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Don’t fret about inflation
US consumer prices shot up 5% year-on-year in May, according to data released this week—the steepest such increase since May 2008. Economists had already been predicting prices would surge by around 4.7%, so the actual figure is feeding anxieties that the US is settling into a sustained (and not “transitory”) period of inflation.
Just one hiccup: Details in the data suggest otherwise.
At the heart of the inflation calculation is what is known as the “base effect”—the effect of computing the year-on-year inflation numbers for the past three months by comparing them to the March-April-May period in 2020. In those three months, when the pandemic was sinking its teeth into the US economy, states were locked down, businesses were shut, and supply chains were tangled and knotted. As a result, prices either fell or stayed abnormally low: April 2020, for instance, witnessed a 0.7% drop in prices from the prior month. A year later, those bottomed-out prices are throwing off year-on-year comparisons in March, April, and May 2021.
It’s also worth noting that a third of the overall price rise in May was due to the surge in used car prices: 29.7% as compared to May 2020, the largest such year-on-year increase in nearly half a century. The reason is the same as it was in April: lagging production of new cars because of supply and transportation bottlenecks. Other areas that saw strong price increases, like air travel and hotel bookings, also had abnormally depressed levels last year. Meanwhile in less pandemic-hit sectors, such as food at home or rent, the rise in prices was more tempered.
Unfortunately, you only get to snooze the anxiety for a few more weeks. By June 2020, as the US’s enormous economic stimulus took hold, prices began to rise again. So in early July, when we’re able to compare June 2021 prices to those from last year, we’ll have a fuller, truer picture of inflation—and of how “transitory” it promises to be. —Samanth Subramanian
Five things from Quartz we especially liked
Where in the world is Sheryl Sandberg? Facebook’s COO and former celebrity executive hasn’t completely disappeared from the public eye, but it can feel that way. In fact, that Sheryl Sandberg hasn’t saved Facebook from its recent moral and ethical wreckages, and perhaps has contributed to them instead, has disappointed one-time fans. But in this thought-provoking deep dive, Sarah Todd speaks to some of Sandberg’s closest associates about the many cultural, political, and potentially gendered reasons why the former star’s influence has waned. Read it and you may come away judging Sandberg less harshly. —Lila MacLellan, senior reporter, Quartz at Work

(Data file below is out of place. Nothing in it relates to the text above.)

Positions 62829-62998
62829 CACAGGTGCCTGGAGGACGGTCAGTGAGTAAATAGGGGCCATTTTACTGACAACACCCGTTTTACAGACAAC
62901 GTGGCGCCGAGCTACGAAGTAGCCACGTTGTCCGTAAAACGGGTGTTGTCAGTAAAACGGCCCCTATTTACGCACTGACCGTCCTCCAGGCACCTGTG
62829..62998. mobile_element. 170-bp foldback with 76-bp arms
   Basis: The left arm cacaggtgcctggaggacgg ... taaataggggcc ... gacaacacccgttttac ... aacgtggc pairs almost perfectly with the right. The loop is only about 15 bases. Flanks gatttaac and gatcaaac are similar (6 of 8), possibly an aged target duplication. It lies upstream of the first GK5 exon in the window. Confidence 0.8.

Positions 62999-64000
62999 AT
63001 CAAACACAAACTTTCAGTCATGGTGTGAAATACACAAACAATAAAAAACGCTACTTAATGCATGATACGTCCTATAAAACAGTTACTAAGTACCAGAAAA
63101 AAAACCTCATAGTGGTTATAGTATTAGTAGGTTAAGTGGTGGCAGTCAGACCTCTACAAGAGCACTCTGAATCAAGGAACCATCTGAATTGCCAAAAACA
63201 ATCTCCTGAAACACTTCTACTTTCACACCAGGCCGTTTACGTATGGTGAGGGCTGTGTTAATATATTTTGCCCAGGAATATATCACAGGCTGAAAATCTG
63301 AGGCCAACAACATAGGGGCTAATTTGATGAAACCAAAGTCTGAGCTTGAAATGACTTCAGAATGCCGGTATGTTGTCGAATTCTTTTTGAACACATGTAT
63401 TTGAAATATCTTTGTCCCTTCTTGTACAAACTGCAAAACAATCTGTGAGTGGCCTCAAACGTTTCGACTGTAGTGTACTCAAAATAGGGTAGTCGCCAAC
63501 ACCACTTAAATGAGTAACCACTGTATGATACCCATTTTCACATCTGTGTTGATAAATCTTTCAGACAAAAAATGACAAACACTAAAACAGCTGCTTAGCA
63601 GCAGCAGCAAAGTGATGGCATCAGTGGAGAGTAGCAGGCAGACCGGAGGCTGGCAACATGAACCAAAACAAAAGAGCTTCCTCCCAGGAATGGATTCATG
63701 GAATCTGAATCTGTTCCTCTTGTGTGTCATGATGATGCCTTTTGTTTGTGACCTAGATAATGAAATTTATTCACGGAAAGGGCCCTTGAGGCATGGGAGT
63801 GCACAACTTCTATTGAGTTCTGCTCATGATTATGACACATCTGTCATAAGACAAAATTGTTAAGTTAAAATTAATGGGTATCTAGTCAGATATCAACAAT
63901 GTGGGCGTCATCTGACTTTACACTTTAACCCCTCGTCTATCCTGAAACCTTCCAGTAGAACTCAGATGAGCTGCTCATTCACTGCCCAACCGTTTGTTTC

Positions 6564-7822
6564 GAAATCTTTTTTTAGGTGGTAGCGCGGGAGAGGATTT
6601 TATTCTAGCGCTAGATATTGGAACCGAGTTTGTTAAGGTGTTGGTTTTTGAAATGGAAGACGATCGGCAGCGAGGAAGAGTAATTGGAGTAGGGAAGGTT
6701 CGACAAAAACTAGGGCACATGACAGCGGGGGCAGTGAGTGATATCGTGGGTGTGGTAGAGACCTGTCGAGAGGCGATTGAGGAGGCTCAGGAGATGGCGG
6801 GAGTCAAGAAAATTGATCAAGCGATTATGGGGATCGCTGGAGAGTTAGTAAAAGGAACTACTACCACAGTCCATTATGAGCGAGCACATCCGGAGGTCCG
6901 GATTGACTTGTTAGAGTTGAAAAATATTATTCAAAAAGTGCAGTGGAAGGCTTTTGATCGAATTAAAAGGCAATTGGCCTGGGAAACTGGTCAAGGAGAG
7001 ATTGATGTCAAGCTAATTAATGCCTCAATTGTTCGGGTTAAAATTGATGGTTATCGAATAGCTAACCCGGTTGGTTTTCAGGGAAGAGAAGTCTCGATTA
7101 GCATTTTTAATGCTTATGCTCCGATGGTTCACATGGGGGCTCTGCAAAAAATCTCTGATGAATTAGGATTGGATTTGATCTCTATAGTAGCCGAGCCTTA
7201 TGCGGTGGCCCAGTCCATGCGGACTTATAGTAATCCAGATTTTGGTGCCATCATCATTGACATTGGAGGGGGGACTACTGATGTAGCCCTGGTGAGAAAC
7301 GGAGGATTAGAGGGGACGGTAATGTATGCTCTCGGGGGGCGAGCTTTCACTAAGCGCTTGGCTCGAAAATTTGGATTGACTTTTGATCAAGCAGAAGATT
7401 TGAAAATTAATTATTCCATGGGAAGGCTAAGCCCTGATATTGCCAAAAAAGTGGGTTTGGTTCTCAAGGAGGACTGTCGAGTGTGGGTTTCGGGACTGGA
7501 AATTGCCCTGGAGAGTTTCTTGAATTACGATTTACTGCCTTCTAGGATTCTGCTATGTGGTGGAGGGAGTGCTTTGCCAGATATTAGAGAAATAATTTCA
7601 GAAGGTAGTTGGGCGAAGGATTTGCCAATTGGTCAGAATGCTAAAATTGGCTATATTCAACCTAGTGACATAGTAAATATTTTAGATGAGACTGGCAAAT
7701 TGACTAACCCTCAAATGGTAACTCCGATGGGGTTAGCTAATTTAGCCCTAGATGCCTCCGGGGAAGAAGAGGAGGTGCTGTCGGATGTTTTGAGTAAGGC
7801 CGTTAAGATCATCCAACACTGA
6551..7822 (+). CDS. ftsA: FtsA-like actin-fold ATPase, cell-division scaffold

Irish good-bye. The world’s seven wealthiest advanced economies agreed on a global minimum tax rate this week. It’s designed to prevent multinational companies from dodging taxes by moving their profits through tax havens. If fully implemented, the agreement will end the tax rate race to the bottom among advanced economies, but as Samanth Subramanian reports, countries like Ireland that style themselves as unfettered way-stations for global capital will need to take on the hard work of finding real economic development strategies. —Tim Fernholz, senior reporter
Time’s up. Those same seven nations are also among the world’s biggest carbon polluters. Few of them are paying their fair share to fund climate adaptation, and collectively the group is still investing more into fossil fuels than green energy alternatives. If the world is going to avert disaster, Tim McDonnell forcefully argues, it’s time for the G7 to put up or shut up. —Nicolás Rivero, tech reporter
How to run a feminist company. You don’t need to be female to want to overthrow the more toxic aspects of workplace patriarchy. And after reading Lila MacLellan’s look at the inclusive, people-centered practices of two feminist research labs, including eight ideas that can be incorporated by any team or company, you won’t want your own organization to be run any other way. —Heather Landy, executive editor
The vital role of restaurants during a pandemic. Celebrated restaurateur Daniel Boulud is opening a new fine dining restaurant called Le Pavillon in New York City—just one of the many projects he undertook during the tumultuous past year. He tells Anne Quito that he felt a call to service during a time of crisis. “I felt that if all those nurses and doctors can work, maybe we can too.” —Sarah Todd, senior reporter, Quartz at Work
One membership thing that made us 🤳